Giant Francis Bacon triptych expected to fetch more than £46m at auction

Triptych Inspired By The Oresteia Of Aeschylus was inspired by the artist's tumultuous relationship with his parents.

A giant Francis Bacon triptych is set to fetch more than £46 million (60 million US dollars) at auction.

Triptych Inspired By The Oresteia Of Aeschylus was painted in the final decade of the Irish-born artist’s career in 1981, when he was in his 70s.

It will go under the hammer at Sotheby’s Contemporary Art Evening Sale in New York.

Described as a “monumental work”, each panel is more than 6ft (almost 2m) tall.

Another Bacon Triptych, Three Studies Of Lucian Freud, set an auction record for any work of art in 2013 when it sold for 142.2 million US dollars (£110 million).

The record was later eclipsed, but Sotheby’s said Bacon “remains the most valuable British artist of all time”.

Triptych Inspired By The Oresteia Of Aeschylus draws on the artist’s tumultuous relationship with his parents.

The Greek tragedy in the title of the painting tells the story of a man who kills his mother in revenge for the murder of his father.

Bacon’s father is said to have despised his son’s effeminate manner.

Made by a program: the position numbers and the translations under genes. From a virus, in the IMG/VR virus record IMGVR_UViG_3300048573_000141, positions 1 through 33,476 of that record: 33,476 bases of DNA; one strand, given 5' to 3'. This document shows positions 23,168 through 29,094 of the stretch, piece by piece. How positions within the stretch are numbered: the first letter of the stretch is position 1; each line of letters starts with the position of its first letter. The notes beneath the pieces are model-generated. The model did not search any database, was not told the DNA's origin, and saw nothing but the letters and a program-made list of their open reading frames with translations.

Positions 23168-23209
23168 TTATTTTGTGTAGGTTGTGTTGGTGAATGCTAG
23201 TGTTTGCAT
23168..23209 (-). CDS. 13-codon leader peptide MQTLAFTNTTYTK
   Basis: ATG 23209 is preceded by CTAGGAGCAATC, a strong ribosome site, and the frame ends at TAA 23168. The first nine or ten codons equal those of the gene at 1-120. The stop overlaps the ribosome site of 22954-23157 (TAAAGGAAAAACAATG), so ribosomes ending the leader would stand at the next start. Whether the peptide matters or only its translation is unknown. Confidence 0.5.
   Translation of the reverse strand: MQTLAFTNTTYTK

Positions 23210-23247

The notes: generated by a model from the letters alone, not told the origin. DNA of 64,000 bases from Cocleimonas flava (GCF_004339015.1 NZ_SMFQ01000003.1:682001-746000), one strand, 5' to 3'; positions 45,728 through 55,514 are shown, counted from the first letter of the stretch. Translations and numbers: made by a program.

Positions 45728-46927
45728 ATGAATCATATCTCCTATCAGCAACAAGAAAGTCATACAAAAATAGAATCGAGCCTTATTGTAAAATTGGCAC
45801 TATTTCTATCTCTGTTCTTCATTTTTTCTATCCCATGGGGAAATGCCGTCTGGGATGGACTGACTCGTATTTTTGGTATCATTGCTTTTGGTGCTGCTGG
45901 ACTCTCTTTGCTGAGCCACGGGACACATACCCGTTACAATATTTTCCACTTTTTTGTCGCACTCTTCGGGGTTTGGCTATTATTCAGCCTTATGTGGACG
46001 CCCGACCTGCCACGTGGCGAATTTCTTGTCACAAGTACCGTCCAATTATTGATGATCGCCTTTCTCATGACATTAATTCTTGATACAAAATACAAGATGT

When the artist was a teenager, he is said to have been thrown out of the family home when his father discovered him wearing his mother’s underwear while admiring himself in the mirror.

Experts say the painting is one of the “most ambitious, enigmatic, and important works of Bacon’s oeuvre”.

Sotheby’s contemporary art sale
Triptych Inspired by the Oresteia of Aeschylus, 1981 by Francis Bacon during a preview at Sotheby’s in London ahead of it being auctioned in New York (Dominic Lipinski/PA)

Alex Branczik, head of contemporary art for Sotheby’s Europe, said: “Francis Bacon is the great tragedian of his age.

“In this ambitious triptych, the painter confronts Aeschylus, the progenitor of tragedy, so that the timeless power of the ancient Greek genre is brought to bear on the human condition in the 20th century.

“The result is an arresting and original vision, a true masterpiece that confirms Bacon’s standing in the pantheon of modern masters.”

Billionaire Norwegian collector and businessman Hans Rasmus Astrup bought the painting in 1984.

The work has been in the care of a private museum he founded, Astrup Fearnley Museet, in Oslo, Norway.

Proceeds from the sale will be used to secure long-term funding of the museum, including the funding of future acquisitions.

Triptych Inspired By The Oresteia Of Aeschylus by Francis Bacon will go under the hammer at the Contemporary Art Evening Auction in New York on May 13

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